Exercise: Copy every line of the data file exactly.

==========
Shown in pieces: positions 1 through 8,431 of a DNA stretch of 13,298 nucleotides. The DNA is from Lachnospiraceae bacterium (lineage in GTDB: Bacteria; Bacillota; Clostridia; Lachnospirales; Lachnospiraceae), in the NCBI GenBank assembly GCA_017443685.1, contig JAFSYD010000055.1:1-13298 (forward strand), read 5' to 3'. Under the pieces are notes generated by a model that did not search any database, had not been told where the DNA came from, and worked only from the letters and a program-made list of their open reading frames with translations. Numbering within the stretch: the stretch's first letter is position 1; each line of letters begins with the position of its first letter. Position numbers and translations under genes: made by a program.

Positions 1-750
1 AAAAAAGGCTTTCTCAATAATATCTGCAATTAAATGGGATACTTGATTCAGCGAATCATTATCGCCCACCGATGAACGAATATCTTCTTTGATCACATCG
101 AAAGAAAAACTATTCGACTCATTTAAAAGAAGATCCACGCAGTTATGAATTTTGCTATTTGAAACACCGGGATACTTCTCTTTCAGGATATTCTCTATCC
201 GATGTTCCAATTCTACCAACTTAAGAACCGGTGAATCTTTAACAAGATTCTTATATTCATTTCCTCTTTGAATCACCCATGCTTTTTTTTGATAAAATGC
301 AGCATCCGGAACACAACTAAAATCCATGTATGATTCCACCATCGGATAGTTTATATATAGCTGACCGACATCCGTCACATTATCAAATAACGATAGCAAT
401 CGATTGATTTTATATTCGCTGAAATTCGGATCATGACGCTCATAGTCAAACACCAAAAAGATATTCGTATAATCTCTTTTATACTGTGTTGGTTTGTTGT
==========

Shown in pieces: positions 1 through 8,431 of a DNA stretch of 13,298 nucleotides. The DNA is from Lachnospiraceae bacterium (lineage in GTDB: Bacteria; Bacillota; Clostridia; Lachnospirales; Lachnospiraceae), in the NCBI GenBank assembly GCA_017443685.1, contig JAFSYD010000055.1:1-13298 (forward strand), read 5' to 3'. Under the pieces are notes generated by a model that did not search any database, had not been told where the DNA came from, and worked only from the letters and a program-made list of their open reading frames with translations. Numbering within the stretch: the stretch's first letter is position 1; each line of letters begins with the position of its first letter. Position numbers and translations under genes: made by a program.

Positions 1-750
1 AAAAAAGGCTTTCTCAATAATATCTGCAATTAAATGGGATACTTGATTCAGCGAATCATTATCGCCCACCGATGAACGAATATCTTCTTTGATCACATCG
101 AAAGAAAAACTATTCGACTCATTTAAAAGAAGATCCACGCAGTTATGAATTTTGCTATTTGAAACACCGGGATACTTCTCTTTCAGGATATTCTCTATCC
201 GATGTTCCAATTCTACCAACTTAAGAACCGGTGAATCTTTAACAAGATTCTTATATTCATTTCCTCTTTGAATCACCCATGCTTTTTTTTGATAAAATGC
301 AGCATCCGGAACACAACTAAAATCCATGTATGATTCCACCATCGGATAGTTTATATATAGCTGACCGACATCCGTCACATTATCAAATAACGATAGCAAT
401 CGATTGATTTTATATTCGCTGAAATTCGGATCATGACGCTCATAGTCAAACACCAAAAAGATATTCGTATAATCTCTTTTATACTGTGTTGGTTTGTTGT